Tory Eurosceptics and Remainers are to be brought together for talks aimed at finding a way through on Brexit.
ERG deputy leader Steve Baker, former Northern Ireland secretary Owen Paterson and Yeovil MP Marcus Fysh will be part of the Alternative Arrangements Working Group, which will meet for the first time on Monday, a No 10 spokeswoman said.
They will be joined by former education secretary Nicky Morgan and ex-cabinet office minister Damian Green in the group, which will meet ‘regularly’ with Brexit Secretary Stephen Barclay, a No 10 spokeswoman said.
ERG deputy leader Steve Baker (pictured above) will be part of the Alternative Arrangements Working Group
Steve Barclay, the Brexit Secretary, will hold three days of meetings with MPs.
The group will consider if proposals for a Brexit ‘Plan C’ can be made to work.
The plan was thrashed out in secret talks involving Brexiteers Jacob Rees-Mogg and Steve Baker and Remainers Nicky Morgan and Robert Buckland.
Mr Baker, a former Brexit minister who quit last year in protest at the Chequers agreement, and Ms Morgan were involved talks last week between MPs from the Remain and Brexiteer wings of the Conservative Party.
They were in talks over the so-called Malthouse compromise, named after housing minister Kit Malthouse, who brokered the talks. It would involve the UK paying £10 billion on top of the £39 billion divorce bill in return for a three-year transition period to allow a trade deal to be negotiated.
A Downing Street spokeswoman said: ‘As the Home Secretary set out on Marr, the Attorney General (AG) is looking at the legal changes we are aiming to secure to the backstop.
Iain Duncan Smith (left) with Steve Barclay (centre) and ex-cabinet office minister Damian Green (right) who are meeting to discuss plans over the Irish backstop
‘As the PM has previously said, there are a number of ideas on this, including a unilateral exit mechanism or a time limit and the AG is considering their wording and legal effect.
‘He will be closely engaged throughout the process.’
The Malthouse compromise is seen as one of the main reasons the ERG changed its mind and backed an amendment last Tuesday tabled by Sir Graham Brady, which urged the Government to look at backstop alternatives.
Ms Morgan said last week that under the terms of the Malthouse compromise the Northern Ireland backstop would be ‘recast’ as ‘free trade agreement-lite’
Ms Morgan said last week that under the terms of the Malthouse compromise the Northern Ireland backstop would be ‘recast’ as ‘free trade agreement-lite’ with a commitment there would be no hard border with Ireland.
At the same time, the 21-month transition period would be extended by another year to December 2021, during which EU citizens’ rights would continue and the UK would pay into the EU budget.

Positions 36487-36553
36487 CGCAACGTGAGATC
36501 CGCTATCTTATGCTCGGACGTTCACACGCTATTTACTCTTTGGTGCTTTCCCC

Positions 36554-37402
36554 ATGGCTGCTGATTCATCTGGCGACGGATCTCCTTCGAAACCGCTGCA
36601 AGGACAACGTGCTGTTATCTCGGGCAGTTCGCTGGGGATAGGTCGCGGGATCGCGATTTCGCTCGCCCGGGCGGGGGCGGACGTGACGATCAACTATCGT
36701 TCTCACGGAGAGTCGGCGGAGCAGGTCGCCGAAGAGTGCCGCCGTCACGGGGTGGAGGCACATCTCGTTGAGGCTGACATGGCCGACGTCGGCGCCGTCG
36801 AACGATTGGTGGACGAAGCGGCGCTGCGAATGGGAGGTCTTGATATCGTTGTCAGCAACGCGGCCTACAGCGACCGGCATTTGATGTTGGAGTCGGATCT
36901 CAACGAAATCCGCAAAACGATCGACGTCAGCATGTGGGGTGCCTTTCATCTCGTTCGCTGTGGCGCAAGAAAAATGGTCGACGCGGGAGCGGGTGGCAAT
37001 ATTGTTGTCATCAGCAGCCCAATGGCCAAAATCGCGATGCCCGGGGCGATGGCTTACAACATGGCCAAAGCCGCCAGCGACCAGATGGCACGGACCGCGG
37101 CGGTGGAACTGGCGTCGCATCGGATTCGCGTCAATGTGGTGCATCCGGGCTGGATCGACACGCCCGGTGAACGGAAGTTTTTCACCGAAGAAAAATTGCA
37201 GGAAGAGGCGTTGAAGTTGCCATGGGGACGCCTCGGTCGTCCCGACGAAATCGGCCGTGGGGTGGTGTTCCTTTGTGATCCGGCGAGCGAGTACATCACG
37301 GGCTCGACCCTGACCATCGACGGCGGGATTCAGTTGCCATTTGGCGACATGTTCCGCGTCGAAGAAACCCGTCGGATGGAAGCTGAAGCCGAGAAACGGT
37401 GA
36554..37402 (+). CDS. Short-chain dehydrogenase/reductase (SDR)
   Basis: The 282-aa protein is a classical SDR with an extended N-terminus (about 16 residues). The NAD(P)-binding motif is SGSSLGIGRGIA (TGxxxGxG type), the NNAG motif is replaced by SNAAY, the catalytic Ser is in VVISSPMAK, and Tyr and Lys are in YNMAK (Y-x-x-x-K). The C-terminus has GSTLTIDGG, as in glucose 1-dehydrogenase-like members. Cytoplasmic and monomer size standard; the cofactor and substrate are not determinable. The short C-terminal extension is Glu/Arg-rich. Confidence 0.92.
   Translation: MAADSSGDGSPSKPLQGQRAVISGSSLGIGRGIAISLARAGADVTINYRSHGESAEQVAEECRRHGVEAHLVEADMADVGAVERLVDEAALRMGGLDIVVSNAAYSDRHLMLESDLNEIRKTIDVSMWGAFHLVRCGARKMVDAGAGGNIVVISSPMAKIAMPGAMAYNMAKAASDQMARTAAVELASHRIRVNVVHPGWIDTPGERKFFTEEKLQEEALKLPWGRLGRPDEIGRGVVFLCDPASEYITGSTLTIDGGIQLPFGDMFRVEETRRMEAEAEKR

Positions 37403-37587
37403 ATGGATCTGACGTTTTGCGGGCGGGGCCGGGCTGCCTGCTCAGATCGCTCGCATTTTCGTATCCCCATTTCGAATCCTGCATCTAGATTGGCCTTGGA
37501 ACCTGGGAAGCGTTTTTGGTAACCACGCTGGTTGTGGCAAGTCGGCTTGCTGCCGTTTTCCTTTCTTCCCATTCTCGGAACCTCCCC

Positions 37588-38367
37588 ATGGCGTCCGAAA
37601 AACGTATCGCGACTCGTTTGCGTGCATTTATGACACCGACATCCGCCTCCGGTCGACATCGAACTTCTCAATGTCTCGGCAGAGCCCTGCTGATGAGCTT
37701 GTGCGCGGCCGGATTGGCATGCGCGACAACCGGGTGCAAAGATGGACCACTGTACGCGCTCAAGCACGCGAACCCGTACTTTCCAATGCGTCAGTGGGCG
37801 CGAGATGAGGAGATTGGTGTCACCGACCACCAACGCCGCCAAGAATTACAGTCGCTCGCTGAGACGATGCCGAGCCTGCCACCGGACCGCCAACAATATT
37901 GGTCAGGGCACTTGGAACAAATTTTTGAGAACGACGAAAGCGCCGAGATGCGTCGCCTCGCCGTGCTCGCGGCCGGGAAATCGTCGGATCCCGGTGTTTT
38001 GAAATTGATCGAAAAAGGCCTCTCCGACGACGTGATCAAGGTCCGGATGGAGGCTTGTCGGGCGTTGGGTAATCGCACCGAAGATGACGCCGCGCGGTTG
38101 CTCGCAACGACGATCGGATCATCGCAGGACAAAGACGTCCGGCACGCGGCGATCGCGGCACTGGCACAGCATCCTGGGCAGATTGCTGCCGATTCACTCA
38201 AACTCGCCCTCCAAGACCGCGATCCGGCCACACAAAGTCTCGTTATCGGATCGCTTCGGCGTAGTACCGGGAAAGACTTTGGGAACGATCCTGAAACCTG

Mr Baker said last week that the plan would replace the backstop – which is supposed to be temporary – with a permanent arrangement, while allowing more time to secure a free trade agreement with the EU.
He told the Press Association on Sunday: ‘After a positive conference call today running through the Government’s questions, I’m more confident than ever we can land the Malthouse compromise, including the indefinite Better Deal backstop protocol.
‘I hope our meetings with Government are as constructive as they should be because Malthouse is the only game in town if we are to achieve a deal.
‘I just hope engagement is as sincere as the PM’s words at the despatch box led us to expect.’
Mrs May told the Commons the group had put forward ‘a serious proposal that we are engaging with sincerely and positively’.
She added: ‘We will sit down and work through the proposal that has come forward.’
Attorney General Geoffrey Cox is looking at legal changes to the Irish backstop that Mrs May aims to get agreed by the EU
Some Tories have heralded the Malthouse Compromise as a way forward but Brussels has already dismissed it as unworkable.
Attorney General Geoffrey Cox is looking at legal changes to the Irish backstop that Mrs May aims to get agreed by the EU. In the Sunday Telegraph, she pledged to ‘battle for Britain and Northern Ireland’ to improve the Withdrawal Agreement.
Mr Baker tweeted there would be ‘trouble ahead’ if the changes did not go far enough. And Tory MP Andrea Jenkyns said there were ‘other issues with the Withdrawal Agreement’ that she could not back.
Meanwhile, Home Secretary Sajid Javid told the BBC that technological solutions could be used to avoid a hard border.
Home Secretary Sajid Javid told the BBC’s Andrew Marr that technological solutions could be used to avoid a hard border
Mr Javid told Marr: ‘In terms of an alternative arrangement it can be done.
‘In my own department I have got Border Force and I asked Border Force months ago to advise me to look at what alternative arrangements were possible.
‘They have shown me quite clearly you can have no hard border on the island of Ireland and you can use existing technology. It is perfectly possible, the only thing missing is a bit of goodwill on the EU side.’
However this was publicly questioned by Sabine Weyand, deputy to European Commission chief Brexit negotiator Michel Barnier.
She tweeted: ‘That would not be ‘goodwill’ but a dereliction of duty by public authorities in the EU that have a duty to ensure public health and safety of consumers, protect against unfair competition and enforce public policies and international agreements.’
- Tory ex-Cabinet minister Sir Oliver Letwin, who is leading efforts to block a No Deal Brexit, has said he never agreed with the 2017 election manifesto he stood on. He told party members in his West Dorset constituency he ‘did not believe’ in a pledge to leave the customs union and a declaration that ‘No Deal is better than a bad deal’.